Scientists have discovered a new way of attacking oesophageal cancer cells that could make use of an existing drug in a new approach to treatment.
Their study discovered a genetic weakness or 'Achilles' heel' in oesophageal cancer cells that makes them particularly sensitive to a drug called ibrutinib which is already used to treat blood cancer.
A team at The Institute of Cancer Research, London, demonstrated that oesophageal cancer cells with a cancer-causing mutation in a gene called MYC become dependent upon or 'addicted' to a second gene, BTK.
By blocking the function of BTK using ibrutinib, the researchers were able to kill oesophageal cancer cells grown in the lab, leaving normal cells relatively unaffected.
Attacking 'addicted' cancer cells in this way, a concept known as synthetic lethality, could open up a whole new avenue of treatment for oesophageal cancer -- a disease which affects 9,000 people a year in the UK.
For many patients with oesophageal cancer, the success of existing treatments is limited. The new work is aimed at improving this situation.
The study is published today (Tuesday) in the journal Gut, and was funded by Cancer Research UK, The Institute of Cancer Research (ICR), Jansen Ltd., Pharmacyclics Pharmaceuticals, and the NIHR Biomedical Research Centre at The Royal Marsden NHS Foundation Trust and the ICR.
Researchers are now assessing whether ibrutinib will work in oesophageal cancer patients with MYC mutations, in a phase II clinical trial at The Royal Marsden.
By assessing whether patients with MYC-mutated oesophageal cancers respond to ibrutinib, the researchers hope to test whether the laboratory findings translate into an improved way of treating the disease.
To identify this deadly addiction, researchers used a systematic approach, assessing the sensitivity of a large number of oesophageal cancer cells to cancer drugs that are already used in the treatment of other forms of cancer.
In parallel, they also assessed, one by one, the effects of inactivating 720 key genes on cancer cells. By integrating these two approaches, the scientists found the link between BTK addiction and ibrutinib sensitivity in oesophageal cancer cells.
As well as using this information to design a new clinical trial, the researchers also made all of the data generated in the study publicly available, so that other researchers worldwide can use the information to design other approaches for treating this aggressive disease.
Professor Chris Lord, Professor of Cancer Genomics at The Institute of Cancer Research, London, said:
"The DNA of cancer cells tends to be extremely mutated - whilst these mutations cause cancer, they also often make cells addicted to genes normal cells are not.
"Finding which genes cancers are addicted to is an exciting approach for identifying new ways of attacking tumours. We can now systematically identify genes which cancer cells need but healthy cells can live without - offering up the potential of precision therapies that have fewer side-effects than conventional treatments.
"Oesophageal cancers are often very hard to control. Our laboratory work suggests that an existing drug, which we know is safe, could be used in MYC-mutated patients. Our hope is that these results are reproduced in clinical trials."
Dr Irene Chong, NIHR BRC Clinician Scientist at The Institute of Cancer Research, London, and Consultant Clinical Oncologist at The Royal Marsden NHS Foundation Trust, said:
"Survival rates for patients with oesophageal cancer remain very poor, especially once the disease has started spreading round the body. We urgently need new treatment options that attack the disease in novel ways.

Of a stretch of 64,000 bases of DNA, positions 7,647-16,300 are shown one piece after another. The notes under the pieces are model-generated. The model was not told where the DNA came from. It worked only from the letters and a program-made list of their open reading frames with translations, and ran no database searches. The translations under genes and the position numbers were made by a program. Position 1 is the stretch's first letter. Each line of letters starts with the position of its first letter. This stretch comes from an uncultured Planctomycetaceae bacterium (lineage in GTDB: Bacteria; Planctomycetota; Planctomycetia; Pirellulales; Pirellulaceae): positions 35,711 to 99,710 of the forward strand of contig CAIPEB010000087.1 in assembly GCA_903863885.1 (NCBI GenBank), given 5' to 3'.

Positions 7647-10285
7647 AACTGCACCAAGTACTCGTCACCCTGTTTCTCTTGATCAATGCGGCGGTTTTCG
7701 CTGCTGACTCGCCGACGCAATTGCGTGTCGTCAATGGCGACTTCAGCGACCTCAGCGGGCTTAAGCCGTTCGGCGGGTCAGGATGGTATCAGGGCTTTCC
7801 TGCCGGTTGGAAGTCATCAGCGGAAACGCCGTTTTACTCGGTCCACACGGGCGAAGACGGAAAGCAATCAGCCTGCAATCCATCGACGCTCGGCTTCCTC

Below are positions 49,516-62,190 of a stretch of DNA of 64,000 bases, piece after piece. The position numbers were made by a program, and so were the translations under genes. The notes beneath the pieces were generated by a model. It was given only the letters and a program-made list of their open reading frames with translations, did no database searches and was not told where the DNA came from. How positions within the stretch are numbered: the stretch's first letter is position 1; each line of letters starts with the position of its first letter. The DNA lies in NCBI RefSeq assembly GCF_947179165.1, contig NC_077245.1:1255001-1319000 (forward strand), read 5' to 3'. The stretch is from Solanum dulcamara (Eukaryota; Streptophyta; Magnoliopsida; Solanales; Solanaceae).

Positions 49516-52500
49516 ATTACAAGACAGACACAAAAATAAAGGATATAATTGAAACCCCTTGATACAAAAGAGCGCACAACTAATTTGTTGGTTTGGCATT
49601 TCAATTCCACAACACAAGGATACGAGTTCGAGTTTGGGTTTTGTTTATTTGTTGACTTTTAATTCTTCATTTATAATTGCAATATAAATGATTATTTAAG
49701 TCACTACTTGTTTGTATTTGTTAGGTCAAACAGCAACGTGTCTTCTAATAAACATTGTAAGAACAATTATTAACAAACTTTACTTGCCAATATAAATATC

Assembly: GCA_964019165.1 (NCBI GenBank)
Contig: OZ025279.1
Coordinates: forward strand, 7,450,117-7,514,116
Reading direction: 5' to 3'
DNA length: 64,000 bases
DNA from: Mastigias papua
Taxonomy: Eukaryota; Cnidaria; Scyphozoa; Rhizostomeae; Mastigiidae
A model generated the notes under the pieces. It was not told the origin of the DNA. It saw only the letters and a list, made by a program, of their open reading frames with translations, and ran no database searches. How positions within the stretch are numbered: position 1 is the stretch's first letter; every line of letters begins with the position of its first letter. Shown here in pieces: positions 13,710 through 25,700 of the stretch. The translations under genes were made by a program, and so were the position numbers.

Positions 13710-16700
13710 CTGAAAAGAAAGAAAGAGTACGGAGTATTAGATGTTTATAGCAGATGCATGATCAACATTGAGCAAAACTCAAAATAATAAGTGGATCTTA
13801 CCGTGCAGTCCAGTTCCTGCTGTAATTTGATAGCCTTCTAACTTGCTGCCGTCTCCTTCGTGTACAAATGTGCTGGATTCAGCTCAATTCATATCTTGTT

"Our new study has identified a potential Achilles' heel in some forms of oesophageal cancer, which we believe could be exploited by new treatments. And because there is an existing drug for other forms of cancer which attacks this weakness, we can test out our new approach rapidly in clinical trials."
Professor Karen Vousden, Cancer Research UK's chief scientist, said:
"By scrutinising the genetics of oesophageal cancer cells in the lab, this research has identified an existing drug that could be effective against oesophageal cancers with a certain genetic makeup. If clinical trials show that this drug is effective, this work could lead to a new treatment for some oesophageal cancer patients, which is urgently needed for this hard-to-treat disease."
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Notes to editors
The Institute of Cancer Research, London, is one of the world's most influential cancer research organisations.
Scientists and clinicians at The Institute of Cancer Research (ICR) are working every day to make a real impact on cancer patients' lives. Through its unique partnership with The Royal Marsden NHS Foundation Trust and 'bench-to-bedside' approach, the ICR is able to create and deliver results in a way that other institutions cannot. Together the two organisations are rated in the top four centres for cancer research and treatment globally.
The ICR has an outstanding record of achievement dating back more than 100 years. It provided the first convincing evidence that DNA damage is the basic cause of cancer, laying the foundation for the now universally accepted idea that cancer is a genetic disease. Today it is a world leader at identifying cancer-related genes and discovering new targeted drugs for personalised cancer treatment.
A college of the University of London, the ICR is the UK's top-ranked academic institution for research quality, and provides postgraduate higher education of international distinction. It has charitable status and relies on support from partner organisations, charities and the general public.
The ICR's mission is to make the discoveries that defeat cancer. For more information visit http://www.